The milk production of a dairy cow is characterized by lactation production, which is calculated from daily milk yields (DMY) during lactation. The DMY is calculated from one or more milkings a day collected at the farm. Various milking systems are in use today, resulting in one or many recorded milk yields a day, from which different calculations are used to determine DMY. The primary objective of this study was to develop a mathematical function that described milk production of a dairy cow in relation to the interval between 2 milkings. The function was partly based on the biology of the milk production process. This function, called the 3K-function, was able to predict milk production over an interval of 12 h, so DMY was twice this estimate. No external information is needed to incorporate this function in methods to predict DMY. Application of the function on data from different milking systems showed a good fit. This function could be a universal tool to predict DMY for a variety of milking systems, and it seems especially useful for data from robotic milking systems. Further study is needed to evaluate the function under a wide range of circumstances, and to see how it can be incorporated in existing milk recording systems. A secondary objective of using the 3K-function was to compare how much DMY based on different milking systems differed from that based on a twice-a-day milking. Differences were consistent with findings in the literature.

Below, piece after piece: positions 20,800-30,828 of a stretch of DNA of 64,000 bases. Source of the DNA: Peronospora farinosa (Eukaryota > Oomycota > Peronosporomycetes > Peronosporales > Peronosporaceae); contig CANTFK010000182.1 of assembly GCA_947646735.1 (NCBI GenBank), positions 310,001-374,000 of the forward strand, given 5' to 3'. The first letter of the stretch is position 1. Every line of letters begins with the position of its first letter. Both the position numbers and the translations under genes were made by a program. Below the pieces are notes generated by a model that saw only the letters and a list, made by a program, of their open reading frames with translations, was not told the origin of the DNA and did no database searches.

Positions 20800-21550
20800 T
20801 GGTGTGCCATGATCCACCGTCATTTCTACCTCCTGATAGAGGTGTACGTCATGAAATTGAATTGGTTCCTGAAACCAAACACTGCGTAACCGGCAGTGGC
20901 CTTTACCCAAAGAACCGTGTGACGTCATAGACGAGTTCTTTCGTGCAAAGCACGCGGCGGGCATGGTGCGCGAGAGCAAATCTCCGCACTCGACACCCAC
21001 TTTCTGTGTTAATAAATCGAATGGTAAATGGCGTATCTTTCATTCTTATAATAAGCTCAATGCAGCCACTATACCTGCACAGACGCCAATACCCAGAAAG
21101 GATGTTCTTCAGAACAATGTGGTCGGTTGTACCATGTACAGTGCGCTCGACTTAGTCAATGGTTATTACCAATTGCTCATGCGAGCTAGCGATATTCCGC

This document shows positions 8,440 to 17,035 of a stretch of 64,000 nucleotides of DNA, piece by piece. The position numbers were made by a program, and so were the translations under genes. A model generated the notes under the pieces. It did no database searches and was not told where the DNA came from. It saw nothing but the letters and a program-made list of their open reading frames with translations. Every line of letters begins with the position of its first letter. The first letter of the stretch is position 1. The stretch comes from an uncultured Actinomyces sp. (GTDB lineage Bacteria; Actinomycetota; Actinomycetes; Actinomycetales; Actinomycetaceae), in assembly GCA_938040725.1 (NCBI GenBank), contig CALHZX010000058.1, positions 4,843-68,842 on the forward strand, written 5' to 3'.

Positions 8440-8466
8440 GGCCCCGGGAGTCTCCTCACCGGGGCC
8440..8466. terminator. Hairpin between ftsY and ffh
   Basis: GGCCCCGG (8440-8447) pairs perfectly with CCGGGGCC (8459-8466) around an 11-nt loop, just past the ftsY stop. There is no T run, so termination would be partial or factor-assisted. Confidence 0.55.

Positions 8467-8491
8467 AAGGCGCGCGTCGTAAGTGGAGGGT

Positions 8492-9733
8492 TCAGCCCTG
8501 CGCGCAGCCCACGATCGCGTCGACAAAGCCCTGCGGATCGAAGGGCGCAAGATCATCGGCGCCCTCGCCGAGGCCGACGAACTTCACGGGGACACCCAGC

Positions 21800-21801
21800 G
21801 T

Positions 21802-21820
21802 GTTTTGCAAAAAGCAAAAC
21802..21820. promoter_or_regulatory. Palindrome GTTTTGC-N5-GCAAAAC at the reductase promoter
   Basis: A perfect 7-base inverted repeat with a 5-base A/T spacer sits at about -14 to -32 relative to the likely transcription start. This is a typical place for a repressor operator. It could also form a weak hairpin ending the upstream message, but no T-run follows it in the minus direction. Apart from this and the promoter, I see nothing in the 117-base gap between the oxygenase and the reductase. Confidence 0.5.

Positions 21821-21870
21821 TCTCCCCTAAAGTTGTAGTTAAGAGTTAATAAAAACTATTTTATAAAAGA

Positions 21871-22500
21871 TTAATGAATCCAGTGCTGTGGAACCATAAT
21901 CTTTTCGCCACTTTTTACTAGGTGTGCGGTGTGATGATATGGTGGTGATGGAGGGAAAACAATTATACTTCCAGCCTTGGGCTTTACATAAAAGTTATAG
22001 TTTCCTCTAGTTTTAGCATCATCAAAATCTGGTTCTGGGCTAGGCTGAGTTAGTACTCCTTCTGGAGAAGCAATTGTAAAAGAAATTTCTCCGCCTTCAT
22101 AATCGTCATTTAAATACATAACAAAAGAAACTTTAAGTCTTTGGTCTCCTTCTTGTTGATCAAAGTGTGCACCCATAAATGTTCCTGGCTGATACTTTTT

- testing schemes
- single milking
Klopcic, M., Koops, W. J., & Kuipers, A. (2013). Technical note: a mathematical function to predict daily milk yield of dairy cows in relation to the interval between milkings. Journal of Dairy Science, 96(9), 6084-6090. https://doi.org/10.3168/jds.2012-6391